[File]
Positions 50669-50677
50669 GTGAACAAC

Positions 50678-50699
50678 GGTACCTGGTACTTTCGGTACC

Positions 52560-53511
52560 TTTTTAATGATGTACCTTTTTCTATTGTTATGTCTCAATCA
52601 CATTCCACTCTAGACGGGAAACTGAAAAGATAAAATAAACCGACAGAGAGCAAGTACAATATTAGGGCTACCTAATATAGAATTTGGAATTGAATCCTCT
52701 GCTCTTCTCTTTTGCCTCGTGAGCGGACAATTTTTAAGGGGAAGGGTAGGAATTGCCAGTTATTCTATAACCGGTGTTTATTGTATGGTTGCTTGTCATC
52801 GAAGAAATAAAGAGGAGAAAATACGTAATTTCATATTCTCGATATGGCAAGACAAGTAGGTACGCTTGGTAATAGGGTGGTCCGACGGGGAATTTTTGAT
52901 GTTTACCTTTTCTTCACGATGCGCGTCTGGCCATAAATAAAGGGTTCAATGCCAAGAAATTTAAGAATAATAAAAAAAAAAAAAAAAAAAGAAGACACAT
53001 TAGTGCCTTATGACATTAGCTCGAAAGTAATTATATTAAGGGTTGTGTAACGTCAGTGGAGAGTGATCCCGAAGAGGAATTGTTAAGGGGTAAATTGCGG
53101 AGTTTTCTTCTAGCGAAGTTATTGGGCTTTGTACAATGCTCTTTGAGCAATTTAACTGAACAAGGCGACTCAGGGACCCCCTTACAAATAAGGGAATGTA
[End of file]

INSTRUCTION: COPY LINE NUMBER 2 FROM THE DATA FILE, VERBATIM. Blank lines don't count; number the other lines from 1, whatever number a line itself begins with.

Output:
50669 GTGAACAAC